• Everyone Is Jesus in Purgatory: An in-universe example occurs when Mo falls in love with a poet whose poems she insists have clever hidden meanings (they don't really).
  • Five-Token Band: The cast includes just about every race, ethnicity, sexual orientation, religion and political view. On purpose. "Yes, this makes for a slightly more utopian community than most of us experience in real life, and I have been accused (albeit in a mainstream publication) of being 'racially diverse to a fault,' but so what? I know from experience the surprised thrill of catching a reflection of yourself in the cultural mirror - even if it's just a cartoon - when you're used to vampiric invisibility." - The Indelible Alison Bechdel
  • Gay Conservative: Cynthia is a rare lesbian example of this. Earlier strips have touched on Mo's inability to accept anyone being both gay and conservative, and her current girlfriend Sydney is a borderline example-hardly a Republican but enough of a capitalist, materialist and contrarian to serve as a foil for ultra Granola Girl Mo.
  • Gaydar: Played with. Stuart always fell in love with women who turned out to be lesbians (or in one case, transsexual), including his eventual partner Sparrow, who still identified as lesbian after becoming his partner. This leads to a scene after Ginger first met Samia and her dog Anubis:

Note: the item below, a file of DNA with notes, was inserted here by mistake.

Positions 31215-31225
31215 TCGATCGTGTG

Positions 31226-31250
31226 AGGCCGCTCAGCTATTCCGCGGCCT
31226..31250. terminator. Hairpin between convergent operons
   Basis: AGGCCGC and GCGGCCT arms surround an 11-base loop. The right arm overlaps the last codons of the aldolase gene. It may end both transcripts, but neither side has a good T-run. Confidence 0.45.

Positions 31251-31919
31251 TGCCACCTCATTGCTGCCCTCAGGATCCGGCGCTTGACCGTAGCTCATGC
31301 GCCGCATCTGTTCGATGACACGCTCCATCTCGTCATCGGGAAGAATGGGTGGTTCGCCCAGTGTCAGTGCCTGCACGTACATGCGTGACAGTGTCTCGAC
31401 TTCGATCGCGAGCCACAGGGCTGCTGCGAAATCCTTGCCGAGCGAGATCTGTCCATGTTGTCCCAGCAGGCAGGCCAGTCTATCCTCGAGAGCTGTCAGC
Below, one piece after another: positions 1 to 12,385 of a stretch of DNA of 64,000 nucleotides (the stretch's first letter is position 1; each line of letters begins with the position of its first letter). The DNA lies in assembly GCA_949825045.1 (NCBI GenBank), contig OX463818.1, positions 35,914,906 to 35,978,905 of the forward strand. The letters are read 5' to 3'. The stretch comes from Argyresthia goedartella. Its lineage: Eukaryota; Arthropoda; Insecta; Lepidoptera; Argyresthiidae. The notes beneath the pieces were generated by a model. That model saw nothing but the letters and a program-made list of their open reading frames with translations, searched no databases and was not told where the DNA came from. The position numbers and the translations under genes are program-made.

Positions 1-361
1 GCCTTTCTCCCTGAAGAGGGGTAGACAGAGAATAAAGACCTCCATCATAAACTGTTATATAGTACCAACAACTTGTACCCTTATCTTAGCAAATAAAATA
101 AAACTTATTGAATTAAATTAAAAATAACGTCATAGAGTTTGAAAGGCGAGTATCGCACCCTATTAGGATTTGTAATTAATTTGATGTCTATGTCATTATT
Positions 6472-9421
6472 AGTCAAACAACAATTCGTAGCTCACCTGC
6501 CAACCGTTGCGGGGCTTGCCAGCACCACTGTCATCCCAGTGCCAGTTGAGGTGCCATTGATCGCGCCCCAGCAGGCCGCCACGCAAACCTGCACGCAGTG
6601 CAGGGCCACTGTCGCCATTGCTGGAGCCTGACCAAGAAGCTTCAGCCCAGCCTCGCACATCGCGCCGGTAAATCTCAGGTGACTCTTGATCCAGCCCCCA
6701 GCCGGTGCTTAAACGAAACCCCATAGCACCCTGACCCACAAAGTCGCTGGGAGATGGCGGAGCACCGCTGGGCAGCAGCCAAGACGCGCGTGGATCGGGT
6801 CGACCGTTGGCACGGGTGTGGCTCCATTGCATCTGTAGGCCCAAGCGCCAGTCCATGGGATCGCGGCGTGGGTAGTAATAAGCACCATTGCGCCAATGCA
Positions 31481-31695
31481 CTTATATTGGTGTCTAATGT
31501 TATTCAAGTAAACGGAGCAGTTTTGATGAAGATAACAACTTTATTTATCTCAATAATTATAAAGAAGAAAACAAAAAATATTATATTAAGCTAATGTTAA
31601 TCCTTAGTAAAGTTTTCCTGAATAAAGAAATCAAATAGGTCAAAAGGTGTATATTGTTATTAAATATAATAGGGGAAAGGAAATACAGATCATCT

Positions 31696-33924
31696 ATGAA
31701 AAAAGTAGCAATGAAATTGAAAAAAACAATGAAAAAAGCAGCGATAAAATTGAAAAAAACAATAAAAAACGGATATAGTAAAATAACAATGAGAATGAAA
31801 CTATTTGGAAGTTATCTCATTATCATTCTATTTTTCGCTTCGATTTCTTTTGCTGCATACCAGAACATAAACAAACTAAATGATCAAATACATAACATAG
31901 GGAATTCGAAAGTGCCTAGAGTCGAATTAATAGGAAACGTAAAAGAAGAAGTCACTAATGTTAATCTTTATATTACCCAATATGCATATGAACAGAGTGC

Lois: When are you going to stop lurking here by the petunias waiting for the dog woman to go by and ask her out already?
    Ginger: Ask her out? I don't even know if she's a lesbian.
    Stuart: Hey, Ginger, look sharp, here comes that gorgeous woman with the golden retriever.
    Lois: Given his track record, I'd call that as good as a signed affidavit.
  • Granola Girl:
    • Most of the characters are well into what much of the heterosexual mainstream would consider this side of the spectrum, but it is played straight (for want of a better word). Ironically, in the last couple of years, straight male Stuart is the most Granola Girl character in the cast!
    • However, the one-shot character called Milkweed, who appeared in a few strips in the 1980s, was a critique of being too much of a Granola Girl. Even the DTWOF main characters (including Sparrow) were irritated by her.